There has been much harrumphing about the Iowa Supreme Court’s recent decision in favor of a dentist who fired his long-time assistant because his lust for her threatened his marriage. The commentaries thus far have been one-sided, but the case invites serious re-consideration of antidiscrimination laws in general.
Anybody who criticizes antidiscrimination legislation risks being branded as a racial bigot, since the first major examples of such legislation were the civil rights laws of the 1960s. The obviously noble objective of this legislation inhibits criticism of the means by which that goal was pursued.
The basic problem with making discrimination illegal is that genuine laws are stated in terms of actions. Some actions are prohibited, and those which are not prohibited are perfectly legal. But discrimination is not an action at all; it is just a possible reason for or motivation of an action.
An employer’s decision not to hire a particular individual or to fire that person, for example, could be for any number of possible reasons, only one of which might be that the employer is prejudiced against some class of people of which that individual is a member. Since the very same action may be legal or illegal depending on the motive, the government (meaning prosecutors, judges, etc.) must decide whether the action was taken for good reasons or bad reasons.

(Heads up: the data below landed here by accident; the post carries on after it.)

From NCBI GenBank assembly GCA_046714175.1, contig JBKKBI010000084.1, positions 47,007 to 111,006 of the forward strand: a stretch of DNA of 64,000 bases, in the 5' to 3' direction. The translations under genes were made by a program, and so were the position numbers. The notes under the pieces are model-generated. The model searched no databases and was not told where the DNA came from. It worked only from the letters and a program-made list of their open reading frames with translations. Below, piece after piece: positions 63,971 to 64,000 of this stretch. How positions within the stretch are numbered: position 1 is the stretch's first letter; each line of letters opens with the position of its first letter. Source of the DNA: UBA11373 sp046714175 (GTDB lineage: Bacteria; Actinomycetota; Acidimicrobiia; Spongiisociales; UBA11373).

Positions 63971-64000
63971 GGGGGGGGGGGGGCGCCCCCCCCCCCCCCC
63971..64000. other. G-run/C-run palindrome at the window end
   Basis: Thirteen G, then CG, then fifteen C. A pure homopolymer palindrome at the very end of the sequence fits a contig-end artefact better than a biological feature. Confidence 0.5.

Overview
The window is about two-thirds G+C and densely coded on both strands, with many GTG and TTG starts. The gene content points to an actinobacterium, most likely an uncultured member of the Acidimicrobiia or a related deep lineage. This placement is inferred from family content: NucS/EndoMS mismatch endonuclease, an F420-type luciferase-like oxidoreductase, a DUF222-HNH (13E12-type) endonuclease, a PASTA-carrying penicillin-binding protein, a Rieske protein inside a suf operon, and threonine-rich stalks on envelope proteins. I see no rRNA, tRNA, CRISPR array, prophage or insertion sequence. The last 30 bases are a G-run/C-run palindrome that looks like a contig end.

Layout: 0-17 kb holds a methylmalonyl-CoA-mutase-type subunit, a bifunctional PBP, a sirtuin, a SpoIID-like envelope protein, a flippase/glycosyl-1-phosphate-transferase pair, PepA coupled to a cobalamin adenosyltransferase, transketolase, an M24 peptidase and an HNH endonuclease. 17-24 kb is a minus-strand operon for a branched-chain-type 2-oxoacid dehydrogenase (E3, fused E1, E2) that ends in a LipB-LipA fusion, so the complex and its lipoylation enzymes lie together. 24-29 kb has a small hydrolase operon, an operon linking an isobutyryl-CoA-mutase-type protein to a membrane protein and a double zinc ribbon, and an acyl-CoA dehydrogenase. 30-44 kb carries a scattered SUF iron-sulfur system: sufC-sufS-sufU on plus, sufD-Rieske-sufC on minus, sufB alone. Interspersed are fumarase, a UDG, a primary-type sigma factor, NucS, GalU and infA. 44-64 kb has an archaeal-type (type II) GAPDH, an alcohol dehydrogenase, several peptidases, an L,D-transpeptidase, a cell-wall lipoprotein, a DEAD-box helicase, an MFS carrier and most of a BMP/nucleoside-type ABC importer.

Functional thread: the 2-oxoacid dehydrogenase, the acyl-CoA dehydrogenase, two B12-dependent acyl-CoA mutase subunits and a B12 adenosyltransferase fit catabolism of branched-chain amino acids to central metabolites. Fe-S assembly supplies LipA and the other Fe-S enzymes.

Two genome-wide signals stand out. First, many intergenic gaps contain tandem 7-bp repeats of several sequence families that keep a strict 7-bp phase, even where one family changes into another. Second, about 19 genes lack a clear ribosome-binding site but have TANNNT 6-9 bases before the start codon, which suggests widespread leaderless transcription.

Such decisions take time. In the case of the fired dental assistant in
, it took three years for the case to get up to the
state supreme court. Iowa
In other words, antidiscrimination law means that a large number of private decisions are no longer final until a protracted and expensive process of litigation has taken place. Actions can be observed, but motivations must be inferred. This means that government officials must make highly subjective inferential decisions about the motivations for which actions took place. Ironically, laws whose goal is to prevent arbitrary treatment by private persons radically increase the ability of powerful government officials to treat people arbitrarily.
Whether the horrible treatment of black people in
justified such an extreme remedy as
antidiscrimination “law” is beyond the scope of the present discussion. However there can be no doubt that the civil
rights laws have been a precedent that
has been expanded beyond all reasonable limits.
There are now all sorts of “discrimination” that have been made illegal. America
fired assistant was admittedly a top-notch and experienced worker for whom her
former employer would give excellent references. She should have had little difficulty in
finding a good job with another dentist,
in which case her financial losses from losing her previous job would
have been minimal. Iowa
I do hope her lawyer was working on a contingency fee basis, as otherwise she will be out a serious amount of money.
Nobody has a kind word for the
dentist, and neither do I. But even bad people can have a good case, and
the Iowa Supreme Court should be congratulated for not extending
antidiscrimination law even further than required by current statutes. It would be even better if legislatures would
reconsider the propriety and wisdom of making an endless list of
discriminations illegal in the first place. Iowa
This piece has run in the (Portland) Oregonian, the Iowa City Press-Citizen, and the (Adrian, Michigan) Daily Telegram.